Once again, when you mention "an Intel Z87 platform with RST"
I read that phrase to imply that you want to maximize data integrity
with a single motherboard. If you look around at on-line retailers
like Newegg, there are tons of refurbished and low-end PCs
that will buy you completely independent "mirrors" by
backing up all your data on a dedicated storage server
as often as your needs require.
Just compare the cost of a low-end motherboard e.g. G41 chipset,
and low-power CPU, against the cost of losing valuable data entirely:
what is the true time/labor cost of replacing the data you lost?
That cost can be enormous, for example, if you have saved
only 1 copy of your latest drive image, and the storage device
hosting that drive image fails? What then? Do you have the
time to do a fresh install of the OS and then all additional software?
How much is an hour of your time worth?
We have storage servers running AOK with old Intel D 945 CPUs
and LGA775 sockets: I think we paid our guru about $20 recently
to ship 5 of those, because I know I sent him $100, and that
covered shipping too. Yes, the D 945 does not support virtualization,
but the storage servers I'm talking about will never need that feature.
With twin systems, then you are better positioned to build
your primary SOHO system with enough redundancy
to get you through the occasional HDD failure.
And, it's always a good idea to configure a "mirrored" RAID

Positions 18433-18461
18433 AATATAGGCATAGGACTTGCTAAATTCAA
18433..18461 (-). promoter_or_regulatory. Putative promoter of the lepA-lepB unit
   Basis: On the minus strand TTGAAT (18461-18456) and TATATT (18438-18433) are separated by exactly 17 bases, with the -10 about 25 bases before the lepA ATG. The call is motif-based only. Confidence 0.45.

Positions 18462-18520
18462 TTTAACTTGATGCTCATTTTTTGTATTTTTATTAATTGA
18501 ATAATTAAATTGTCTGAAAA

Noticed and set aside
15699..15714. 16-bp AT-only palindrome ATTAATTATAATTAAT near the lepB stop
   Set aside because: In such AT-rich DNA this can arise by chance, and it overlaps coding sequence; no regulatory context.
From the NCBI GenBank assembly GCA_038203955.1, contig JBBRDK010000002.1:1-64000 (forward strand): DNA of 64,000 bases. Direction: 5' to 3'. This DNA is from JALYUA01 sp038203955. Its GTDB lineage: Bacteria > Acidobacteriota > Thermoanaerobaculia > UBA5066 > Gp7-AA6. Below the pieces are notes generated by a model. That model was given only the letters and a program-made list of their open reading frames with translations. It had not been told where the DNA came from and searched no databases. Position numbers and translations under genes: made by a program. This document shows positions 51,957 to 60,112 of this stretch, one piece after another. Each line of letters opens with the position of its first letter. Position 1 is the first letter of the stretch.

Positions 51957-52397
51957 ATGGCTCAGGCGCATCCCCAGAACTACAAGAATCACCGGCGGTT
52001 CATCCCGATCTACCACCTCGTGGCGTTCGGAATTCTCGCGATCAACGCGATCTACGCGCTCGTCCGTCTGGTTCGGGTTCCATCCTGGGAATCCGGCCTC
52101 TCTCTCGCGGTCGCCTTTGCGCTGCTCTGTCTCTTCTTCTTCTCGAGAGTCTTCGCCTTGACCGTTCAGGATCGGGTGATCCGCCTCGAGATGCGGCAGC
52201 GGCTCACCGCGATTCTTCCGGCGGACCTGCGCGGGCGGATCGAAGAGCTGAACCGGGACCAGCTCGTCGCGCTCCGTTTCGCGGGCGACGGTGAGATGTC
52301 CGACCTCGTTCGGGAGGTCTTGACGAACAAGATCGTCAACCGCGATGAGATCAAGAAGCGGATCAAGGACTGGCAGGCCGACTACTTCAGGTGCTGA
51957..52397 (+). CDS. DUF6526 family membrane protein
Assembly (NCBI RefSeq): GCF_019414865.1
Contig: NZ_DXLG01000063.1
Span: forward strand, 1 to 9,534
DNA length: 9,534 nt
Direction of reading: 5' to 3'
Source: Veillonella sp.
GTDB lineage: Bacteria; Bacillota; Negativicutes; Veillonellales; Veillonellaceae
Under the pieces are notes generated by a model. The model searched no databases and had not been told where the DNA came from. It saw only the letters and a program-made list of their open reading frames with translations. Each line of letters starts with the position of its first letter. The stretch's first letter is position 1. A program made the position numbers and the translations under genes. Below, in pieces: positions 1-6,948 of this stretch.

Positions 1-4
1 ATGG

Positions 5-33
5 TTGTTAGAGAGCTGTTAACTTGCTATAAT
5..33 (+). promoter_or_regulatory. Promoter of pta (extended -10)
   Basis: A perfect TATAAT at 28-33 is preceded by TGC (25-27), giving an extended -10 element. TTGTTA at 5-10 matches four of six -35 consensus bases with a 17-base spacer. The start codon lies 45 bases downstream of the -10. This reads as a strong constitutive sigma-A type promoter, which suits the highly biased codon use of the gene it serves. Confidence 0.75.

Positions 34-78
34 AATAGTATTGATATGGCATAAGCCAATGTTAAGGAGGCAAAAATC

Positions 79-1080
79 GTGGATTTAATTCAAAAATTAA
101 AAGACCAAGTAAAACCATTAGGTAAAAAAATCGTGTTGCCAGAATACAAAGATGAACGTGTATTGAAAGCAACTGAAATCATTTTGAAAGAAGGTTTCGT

using a RAID mode with which you already have some experience.
Just PLAN on a HDD failure, because you KNOW that
all storage devices fail at some point e.g. just the other day
I read that some retail SSDs which experience sudden power
losses are losing ALL of their data i.e. total loss and the
SSD is NOT recoverable either. Heck, you won't see any
mention of THAT error in any SSD marketing literature!
The other things that I constantly stress, because they are
relatively cheap and they buy you a LOT, are proper cooling
and ventilation of your storage subsystem, and of course
all of your systems should be powered by a quality UPS.
LaserPrinters are a well known exception, because
they draw too much power to heat up properly.
Lastly, we've had lots of success with RamDisk Plus from
SuperSpeed: we've moved all of our browser caches
to a 12GB ramdisk on our primary workstation:
in the long run, given all of the work we do on the Internet
during any given work day, hosting those "cached" files
in RAM has relieved the HDDs we do have from all of that
wear and tear, resulting in greater longevity.
Finally, in case you don't already know about this,
some rotating platters like Western Digital's "Black" series
can consume a lot of time doing internal error checking & recovery;
and some RAID controllers will drop them from the array
because they are NOT responding quickly enough to
routine "polling" by those controllers. Because I don't
have much experience with Seagates, I strongly recommend
that you stick with Western Digital's RAID Edition HDDs,
and buy ONLY the ones with 5-year factory warranties.
Compute price per warranty year, and the 5-year warranties
usually come out ahead on that metric.
All of WDC's RAID Edition HDDs now come with a feature
known as TLER -- time-limited error recovery: this keeps
a RE4 HDD in touch with the RAID controller by responding
timely to polling requests whenever they are issued by the
RAID controller. Do NOT try to build a RAID array with
WDC's "Black" Edition HDDs, although I did read some
confirmation recently that WDC's "Red" NAS Edition HDDs
now support TLER. However, I just checked and confirmed
that WDC's 1TB "Red / NAS" only has a 3-year warranty
Hope this helps.
Edited by MRFS, 08 December 2013 - 09:11 PM.